Claw Toe Overview
A claw toe occurs when there is flexion at the joints of the toe and extension at the MTP joint. These toe deformities usually start off flexible but over time they can become rigid and lose movement. The toes begin rubbing in shoes and the limited movement can become painful. There can be several causes of this conditions including: imbalanced pull from the muscles in the foot, crowding of the toes in shoes, and some medical conditions such as neuropathy or Charcot-Marie-Tooth Disease.
Claw Toe Symptoms
When the toes are bent in an abnormal position they can become painful. The toes can rub in shoes that may create blisters or corns. Clawing of the toes can pull the fat pad (cushion) over the metatarsal heads distally causing widespread forefoot pain.
Diagnostic Testing for Claw Toes
Our physicians will conduct an extensive clinical examination (evaluating rigidity and angulation of the toe) as well as x-rays. These together will determine the best course of treatment for the toe deformity present.
Treatment For Claw Toes
Non-Surgical Treatment for Claw Toes
Taping or splinting the toes can treat mild cases of toe deformity. This is used to help reduce further deformity and minimize symptoms. Toe exercises to improve strength and flexibility may also be prescribed.
Surgical Treatment for Claw Toes
For severe claw toe deformity, surgery may be needed to correct the condition. Depending on the rigidity of the deformity and angulation of the toes, the appropriate surgical procedure is selected. In some cases it necessary to lengthen or shorten tendons and/or ligaments to help improve mobility and abnormal angulation. To prevent recurrence, a fusion may also be needed to connect the bones on each side of the affected joint. The bones are typically fused with a removable wire. Most of these surgeries are considered outpatient and following physical therapy, patients are able to resume their normal activities.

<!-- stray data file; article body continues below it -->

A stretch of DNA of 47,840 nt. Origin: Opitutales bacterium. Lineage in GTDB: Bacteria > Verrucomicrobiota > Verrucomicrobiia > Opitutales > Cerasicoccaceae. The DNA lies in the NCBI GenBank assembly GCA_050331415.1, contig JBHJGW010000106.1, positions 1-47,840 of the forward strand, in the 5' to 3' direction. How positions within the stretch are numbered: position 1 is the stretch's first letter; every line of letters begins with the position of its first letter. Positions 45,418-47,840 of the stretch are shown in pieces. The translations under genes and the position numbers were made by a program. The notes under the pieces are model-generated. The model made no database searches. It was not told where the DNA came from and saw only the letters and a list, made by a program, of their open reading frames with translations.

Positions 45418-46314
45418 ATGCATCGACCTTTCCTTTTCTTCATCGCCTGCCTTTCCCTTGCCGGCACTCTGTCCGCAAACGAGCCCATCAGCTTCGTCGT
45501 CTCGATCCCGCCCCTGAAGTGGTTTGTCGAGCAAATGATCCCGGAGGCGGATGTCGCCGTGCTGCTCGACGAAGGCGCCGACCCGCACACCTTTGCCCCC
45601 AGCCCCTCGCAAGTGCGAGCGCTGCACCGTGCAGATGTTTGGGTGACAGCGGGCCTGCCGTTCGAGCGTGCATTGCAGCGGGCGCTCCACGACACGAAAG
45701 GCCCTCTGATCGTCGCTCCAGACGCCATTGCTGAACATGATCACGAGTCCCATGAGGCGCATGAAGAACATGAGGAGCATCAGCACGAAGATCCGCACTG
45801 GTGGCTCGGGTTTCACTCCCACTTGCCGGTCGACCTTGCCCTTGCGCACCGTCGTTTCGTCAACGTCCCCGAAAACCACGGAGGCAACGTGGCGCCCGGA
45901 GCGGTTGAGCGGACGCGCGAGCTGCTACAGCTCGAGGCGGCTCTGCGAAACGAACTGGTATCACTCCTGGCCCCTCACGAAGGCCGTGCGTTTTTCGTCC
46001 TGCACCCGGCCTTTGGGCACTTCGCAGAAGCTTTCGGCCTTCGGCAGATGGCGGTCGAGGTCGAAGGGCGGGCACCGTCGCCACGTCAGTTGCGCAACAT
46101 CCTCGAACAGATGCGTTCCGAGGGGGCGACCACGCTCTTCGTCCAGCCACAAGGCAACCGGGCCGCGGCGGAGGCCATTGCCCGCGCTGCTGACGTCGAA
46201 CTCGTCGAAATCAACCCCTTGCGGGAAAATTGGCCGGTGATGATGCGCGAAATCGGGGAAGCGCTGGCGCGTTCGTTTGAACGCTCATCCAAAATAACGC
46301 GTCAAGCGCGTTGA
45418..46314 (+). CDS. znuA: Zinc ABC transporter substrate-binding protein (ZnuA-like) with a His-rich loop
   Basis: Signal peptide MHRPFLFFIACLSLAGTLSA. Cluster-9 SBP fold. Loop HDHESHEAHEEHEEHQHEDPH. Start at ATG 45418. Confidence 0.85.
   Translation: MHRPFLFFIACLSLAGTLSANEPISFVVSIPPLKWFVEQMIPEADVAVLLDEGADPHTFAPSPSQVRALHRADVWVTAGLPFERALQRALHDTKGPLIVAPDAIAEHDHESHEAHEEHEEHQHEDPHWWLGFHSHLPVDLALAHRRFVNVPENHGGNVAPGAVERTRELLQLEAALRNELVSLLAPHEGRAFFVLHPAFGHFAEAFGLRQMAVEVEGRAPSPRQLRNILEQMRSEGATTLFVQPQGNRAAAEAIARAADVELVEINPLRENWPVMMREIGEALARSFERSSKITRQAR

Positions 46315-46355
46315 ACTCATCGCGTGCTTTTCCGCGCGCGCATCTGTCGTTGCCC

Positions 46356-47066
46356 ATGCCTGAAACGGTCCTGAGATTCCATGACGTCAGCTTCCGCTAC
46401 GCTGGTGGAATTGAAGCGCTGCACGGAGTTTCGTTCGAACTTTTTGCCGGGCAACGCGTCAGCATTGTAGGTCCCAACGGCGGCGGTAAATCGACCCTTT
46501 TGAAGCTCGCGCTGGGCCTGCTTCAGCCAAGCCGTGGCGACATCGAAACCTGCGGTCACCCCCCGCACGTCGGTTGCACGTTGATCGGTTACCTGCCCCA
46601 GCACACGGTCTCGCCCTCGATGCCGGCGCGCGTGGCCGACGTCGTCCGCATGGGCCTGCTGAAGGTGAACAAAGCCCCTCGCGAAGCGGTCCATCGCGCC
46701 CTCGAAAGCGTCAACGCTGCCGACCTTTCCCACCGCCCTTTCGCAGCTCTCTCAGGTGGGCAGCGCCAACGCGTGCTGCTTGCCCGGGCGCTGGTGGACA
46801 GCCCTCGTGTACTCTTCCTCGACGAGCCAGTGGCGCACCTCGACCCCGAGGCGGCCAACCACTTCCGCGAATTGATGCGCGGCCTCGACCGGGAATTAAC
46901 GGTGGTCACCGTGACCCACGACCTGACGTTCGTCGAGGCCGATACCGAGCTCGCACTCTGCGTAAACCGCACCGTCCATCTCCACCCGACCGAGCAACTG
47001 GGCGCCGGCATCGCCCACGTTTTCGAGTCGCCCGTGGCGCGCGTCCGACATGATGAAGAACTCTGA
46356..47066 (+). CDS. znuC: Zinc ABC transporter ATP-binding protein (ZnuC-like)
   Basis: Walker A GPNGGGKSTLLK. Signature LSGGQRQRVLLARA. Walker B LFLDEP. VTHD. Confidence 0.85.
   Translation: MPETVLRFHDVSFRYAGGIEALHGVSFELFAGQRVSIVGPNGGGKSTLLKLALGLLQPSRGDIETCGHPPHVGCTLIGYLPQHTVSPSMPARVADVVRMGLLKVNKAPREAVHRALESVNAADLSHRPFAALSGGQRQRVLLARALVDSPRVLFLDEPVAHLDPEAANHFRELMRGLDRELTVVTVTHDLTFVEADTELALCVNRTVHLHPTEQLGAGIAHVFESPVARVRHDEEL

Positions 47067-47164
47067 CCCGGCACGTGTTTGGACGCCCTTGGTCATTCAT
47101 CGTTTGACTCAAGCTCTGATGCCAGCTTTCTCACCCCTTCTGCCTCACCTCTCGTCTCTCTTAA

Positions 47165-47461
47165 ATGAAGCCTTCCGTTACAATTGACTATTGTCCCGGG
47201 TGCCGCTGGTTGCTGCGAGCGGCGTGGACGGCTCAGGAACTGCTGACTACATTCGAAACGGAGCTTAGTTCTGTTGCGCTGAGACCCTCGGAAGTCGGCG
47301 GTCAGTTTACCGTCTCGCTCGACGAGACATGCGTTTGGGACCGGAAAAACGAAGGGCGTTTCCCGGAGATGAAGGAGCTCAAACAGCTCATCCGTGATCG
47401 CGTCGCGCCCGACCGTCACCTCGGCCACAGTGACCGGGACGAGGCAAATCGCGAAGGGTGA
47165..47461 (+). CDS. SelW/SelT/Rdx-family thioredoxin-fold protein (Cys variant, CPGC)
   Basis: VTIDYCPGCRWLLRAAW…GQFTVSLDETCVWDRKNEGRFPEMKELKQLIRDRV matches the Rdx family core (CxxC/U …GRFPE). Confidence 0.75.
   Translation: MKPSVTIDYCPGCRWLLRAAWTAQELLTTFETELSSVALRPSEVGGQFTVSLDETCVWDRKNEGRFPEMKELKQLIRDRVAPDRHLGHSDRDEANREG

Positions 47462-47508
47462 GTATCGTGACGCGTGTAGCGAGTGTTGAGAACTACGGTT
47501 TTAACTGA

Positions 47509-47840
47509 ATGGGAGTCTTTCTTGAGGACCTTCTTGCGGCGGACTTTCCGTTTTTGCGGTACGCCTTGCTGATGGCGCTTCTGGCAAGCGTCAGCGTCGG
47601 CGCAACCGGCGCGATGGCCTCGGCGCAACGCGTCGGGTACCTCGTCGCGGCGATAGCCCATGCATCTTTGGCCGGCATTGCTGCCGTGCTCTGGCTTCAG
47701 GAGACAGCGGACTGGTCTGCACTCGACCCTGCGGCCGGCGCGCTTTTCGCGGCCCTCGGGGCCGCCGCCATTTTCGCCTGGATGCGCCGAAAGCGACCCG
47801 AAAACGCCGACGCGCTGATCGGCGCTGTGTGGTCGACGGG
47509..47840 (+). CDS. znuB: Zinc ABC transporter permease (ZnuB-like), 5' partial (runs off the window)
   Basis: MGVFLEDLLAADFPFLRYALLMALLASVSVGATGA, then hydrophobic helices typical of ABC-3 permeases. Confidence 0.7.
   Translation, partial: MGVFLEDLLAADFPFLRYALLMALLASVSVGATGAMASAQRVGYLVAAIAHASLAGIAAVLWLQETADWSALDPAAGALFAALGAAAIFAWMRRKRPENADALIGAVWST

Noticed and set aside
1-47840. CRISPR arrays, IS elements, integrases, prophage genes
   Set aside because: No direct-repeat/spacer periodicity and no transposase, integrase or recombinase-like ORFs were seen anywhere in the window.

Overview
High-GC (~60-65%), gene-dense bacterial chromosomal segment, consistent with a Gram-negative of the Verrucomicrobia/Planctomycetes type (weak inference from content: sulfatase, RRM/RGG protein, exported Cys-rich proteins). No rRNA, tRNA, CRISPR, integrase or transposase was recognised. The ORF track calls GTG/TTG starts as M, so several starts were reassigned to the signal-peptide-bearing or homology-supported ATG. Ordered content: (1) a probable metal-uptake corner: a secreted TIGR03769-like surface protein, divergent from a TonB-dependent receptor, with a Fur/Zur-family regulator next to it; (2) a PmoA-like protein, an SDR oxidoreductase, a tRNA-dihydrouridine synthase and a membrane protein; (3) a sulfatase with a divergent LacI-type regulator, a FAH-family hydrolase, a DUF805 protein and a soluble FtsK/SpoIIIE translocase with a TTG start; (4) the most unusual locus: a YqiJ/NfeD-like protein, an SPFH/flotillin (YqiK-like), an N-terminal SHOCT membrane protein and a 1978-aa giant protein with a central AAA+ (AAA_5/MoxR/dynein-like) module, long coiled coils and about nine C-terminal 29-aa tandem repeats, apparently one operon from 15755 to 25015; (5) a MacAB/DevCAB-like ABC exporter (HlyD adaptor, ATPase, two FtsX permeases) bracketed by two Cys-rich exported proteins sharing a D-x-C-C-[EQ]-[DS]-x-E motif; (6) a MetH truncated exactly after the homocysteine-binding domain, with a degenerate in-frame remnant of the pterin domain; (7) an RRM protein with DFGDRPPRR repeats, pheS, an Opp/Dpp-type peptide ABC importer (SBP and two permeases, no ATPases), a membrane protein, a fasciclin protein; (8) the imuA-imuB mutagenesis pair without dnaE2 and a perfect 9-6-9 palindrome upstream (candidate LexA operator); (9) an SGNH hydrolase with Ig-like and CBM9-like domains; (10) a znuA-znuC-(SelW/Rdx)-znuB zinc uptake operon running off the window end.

Post-Operative Care for Claw Toes
It is essential that patients follow the post-operative protocol for recovery set forth by our team as it remains a crucial part of the healing process. Depending on the specific procedures performed, patients can typically heel weight bear in a hard sole (postoperative) shoe almost immediately. An assistive device such as crutches are usually needed for the first few days to weeks. Dressing are placed over the forefoot and this will be changed by our team the first postoperative clinic visit. It is important to keep the foot dry when showering while the wound is healing.